The True Story Of Mobster Billy Batts’ Murder Was Too Brutal Even For ‘Goodfellas’

Published June 11, 2018
Updated June 13, 2018

His death was one of the main plot points in Martin Scorsese's iconic film about life in the mob.

Billy Batts

Wikimedia CommonsWilliam Bentevna aka Billy Batts.

Not too much is known about the early life of Billy Batts. He was born in 1921 with the name “William Bentvena” (although even this is up for debate) and worked his way up within New York’s Gambino crime family alongside his close friend, John Gotti. Batts had just gotten out of prison after doing 6 years on a drug-related charge the night his fate was decided.

According to Henry Hill, who told his life story to author Nicholas Pileggi in his book Wiseguys (which would later inspire Martin Scorsese’s Goodfellas) the families would throw a sort of “welcome back” party any time one of the boys got released from jail.

As Hill tells it, at the Batts’ welcome back party in 1970, he made a snide comment to fellow wiseguy Tommy DeSimone at the party, asking him to shine his shoes. DeSimone was notoriously hypersensitive, as well as a loose cannon; he was fuming about the comment all night, but since Batts was a “made man” in the Gambino family, he was untouchable and “If Tommy so much as took a slap at Billy, Tommy was dead.”

DiSimone had to swallow his anger and bide his time; a few weeks later, he got his opportunity for vengeance at the Suite, a club owned by Lucchese family associate Jimmy Burke.

Billy Batts’ Brutal Death

Hill recalled that on June 11 at the Suite, Burke held Billy Batss while DeSimone shouted “Shine these f***** shoes” before proceeding to beat Batts in the head with his gun. The other wiseguys present at the scene panicked, knowing that the retribution for Batts’s murder would be ferocious, and stuffed the body into Hill’s car before rushing off to bury it.

Unfortunately for them, Batts was not dead yet and when they opened the trunk he “had to be killed again,” this time with a shovel and tire iron (instead of a kitchen knife, as portrayed in the scene from Goodfellas).

Former JFK employee Kerry Whalen, who was working the night of the heist, wrote his own version of accounts in a 2015 book that shed some new light on Bentvena’s death.

Whalen used freedom of information act in 2001 to obtain FBI documents relating to the heist. He received about 1300 pages, although much of the vital information (including names of agents) were redacted.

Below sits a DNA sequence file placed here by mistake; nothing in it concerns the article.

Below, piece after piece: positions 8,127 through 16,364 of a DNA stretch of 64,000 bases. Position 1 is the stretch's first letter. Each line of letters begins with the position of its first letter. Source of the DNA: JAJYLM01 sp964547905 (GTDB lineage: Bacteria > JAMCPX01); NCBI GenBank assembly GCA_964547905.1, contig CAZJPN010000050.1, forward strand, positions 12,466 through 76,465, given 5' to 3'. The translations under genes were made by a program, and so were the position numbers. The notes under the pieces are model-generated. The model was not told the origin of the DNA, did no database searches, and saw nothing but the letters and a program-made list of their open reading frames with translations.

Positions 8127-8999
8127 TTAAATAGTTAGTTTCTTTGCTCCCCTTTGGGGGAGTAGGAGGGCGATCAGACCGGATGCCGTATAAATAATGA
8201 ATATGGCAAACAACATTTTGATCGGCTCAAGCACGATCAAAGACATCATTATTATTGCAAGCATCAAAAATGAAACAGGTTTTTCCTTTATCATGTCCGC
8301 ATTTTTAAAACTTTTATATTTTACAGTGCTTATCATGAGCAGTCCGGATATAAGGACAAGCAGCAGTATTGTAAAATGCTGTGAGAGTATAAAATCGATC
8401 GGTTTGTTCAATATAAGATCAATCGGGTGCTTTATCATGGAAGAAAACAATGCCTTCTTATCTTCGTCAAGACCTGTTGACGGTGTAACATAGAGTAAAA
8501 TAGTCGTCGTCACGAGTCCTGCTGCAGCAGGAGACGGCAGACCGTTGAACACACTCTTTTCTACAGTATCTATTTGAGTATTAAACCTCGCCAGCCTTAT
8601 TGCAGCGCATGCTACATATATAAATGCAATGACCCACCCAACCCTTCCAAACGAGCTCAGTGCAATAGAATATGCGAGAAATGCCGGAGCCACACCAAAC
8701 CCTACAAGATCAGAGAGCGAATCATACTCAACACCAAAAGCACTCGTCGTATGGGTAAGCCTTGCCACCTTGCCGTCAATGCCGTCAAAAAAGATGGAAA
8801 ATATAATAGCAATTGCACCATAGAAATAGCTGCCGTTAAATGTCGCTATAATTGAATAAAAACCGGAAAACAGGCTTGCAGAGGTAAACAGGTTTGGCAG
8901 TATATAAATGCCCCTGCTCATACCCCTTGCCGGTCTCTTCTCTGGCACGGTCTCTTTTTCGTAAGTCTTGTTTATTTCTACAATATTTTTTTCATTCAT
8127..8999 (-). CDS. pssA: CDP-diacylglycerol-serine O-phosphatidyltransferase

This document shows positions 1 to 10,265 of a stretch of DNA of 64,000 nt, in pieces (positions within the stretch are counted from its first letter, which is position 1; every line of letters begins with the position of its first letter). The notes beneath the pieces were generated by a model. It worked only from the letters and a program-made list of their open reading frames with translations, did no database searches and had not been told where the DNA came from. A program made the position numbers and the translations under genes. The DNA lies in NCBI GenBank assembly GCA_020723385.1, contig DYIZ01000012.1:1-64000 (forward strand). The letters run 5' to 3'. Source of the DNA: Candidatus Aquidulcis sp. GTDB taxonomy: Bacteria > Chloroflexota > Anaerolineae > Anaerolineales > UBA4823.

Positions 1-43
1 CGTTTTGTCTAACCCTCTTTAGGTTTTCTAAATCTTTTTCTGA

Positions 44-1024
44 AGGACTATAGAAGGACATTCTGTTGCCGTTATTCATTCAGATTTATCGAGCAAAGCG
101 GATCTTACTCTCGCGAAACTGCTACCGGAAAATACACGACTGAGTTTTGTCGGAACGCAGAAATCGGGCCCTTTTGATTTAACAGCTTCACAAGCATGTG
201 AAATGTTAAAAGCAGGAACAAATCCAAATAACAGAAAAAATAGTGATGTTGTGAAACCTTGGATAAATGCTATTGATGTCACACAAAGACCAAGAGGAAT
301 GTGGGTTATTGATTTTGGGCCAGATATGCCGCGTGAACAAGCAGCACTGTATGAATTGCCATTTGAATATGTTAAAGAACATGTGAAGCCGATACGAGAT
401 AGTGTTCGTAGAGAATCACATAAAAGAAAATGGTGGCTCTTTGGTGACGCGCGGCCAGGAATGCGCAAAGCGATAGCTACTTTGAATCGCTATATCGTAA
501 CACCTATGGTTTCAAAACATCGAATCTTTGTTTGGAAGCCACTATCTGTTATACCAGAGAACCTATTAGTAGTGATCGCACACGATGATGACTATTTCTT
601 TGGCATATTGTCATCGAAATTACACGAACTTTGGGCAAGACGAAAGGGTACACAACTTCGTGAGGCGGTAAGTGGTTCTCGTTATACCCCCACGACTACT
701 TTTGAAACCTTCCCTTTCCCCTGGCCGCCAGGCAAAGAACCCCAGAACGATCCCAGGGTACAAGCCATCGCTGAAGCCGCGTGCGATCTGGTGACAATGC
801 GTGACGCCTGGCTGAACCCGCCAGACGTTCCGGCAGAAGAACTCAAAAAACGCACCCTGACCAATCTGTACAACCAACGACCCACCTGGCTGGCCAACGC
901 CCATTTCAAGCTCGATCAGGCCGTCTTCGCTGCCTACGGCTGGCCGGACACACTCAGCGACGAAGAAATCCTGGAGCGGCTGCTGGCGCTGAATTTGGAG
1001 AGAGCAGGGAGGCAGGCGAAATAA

One of the FBI documents, dated August 8th, 1980 recounts the murder of “William Bentvena AKA Billy Bats.” According to the report, Batts and DeSimone were out at Robert’s Lounge, a bar owned by Burke, when Batts sneeringly asked DeSimone to “shine his shoes,” a comment that indeed caused DeSimone to go berserk.

Two weeks later, DeSimone and Burke encountered Batts at the Suite Bar and Grill in Queens; the insult clearly had not been forgotten, as they then proceeded with the “vicious beating of Bentvena.”

The Fate Of The Murderers

DeSimone did not escape reprisal for Billy Batts’s murder, although the true details of his own gruesome end did not emerge until nearly thirty years later.

According to the 2015 book Hill published with journalist Daniel Simon The Lufthansa Heist: Behind the Six-Million-Dollar Cash Haul That Shook the World, DeSimone was done in by three bullets from the gun of Batts’s old friend, John Gotti. Hill’s claimed he withheld the details of the murder (which he had learned from a fellow mobster-turned-informant) from Pileggi during the writing of Wiseguys for fear of reprisals from those implicated.

As Hill tells it, the Gambino family had been stewing over the DeSimone’s murders of Billy Batts and another one of their men (Ronald “Foxy” Jerothe). Things finally came to a head when Gotti heard DeSimone was about to become a “made man” himself (and therefore untouchable) and asked to meet with the Lucchese family capo, Paul Vario.

Vario had his own reasons for wanting DeSimone out of the way, not only had the volatile gangster put the Lufthansa heist that Vario’s gang had orchestrated in jeopardy when he lifted his ski mask, but he had also attempted to rape Hill’s wife (whom Vario happened to be having an affair with) while her husband was in jail.

Gotti reportedly told Vario that for him, DeSimone being made after having murdered his friend “as bad as putting a cactus up my a** I wanna whack the bastard, and I want you to give me the green light.” Vario gave his assent, Gotti pulled the trigger, and DeSimone never emerged from the Italian restaurant he stepped into one January night in 1979.


Next, check out Richard Kulinski, the most prolific mafia hitman of all time. Then, read about Nucky Johnson, the real-life mobster behind Boardwalk Empire.

Gina Dimuro
Gina Dimuro is a New York-based writer and translator.
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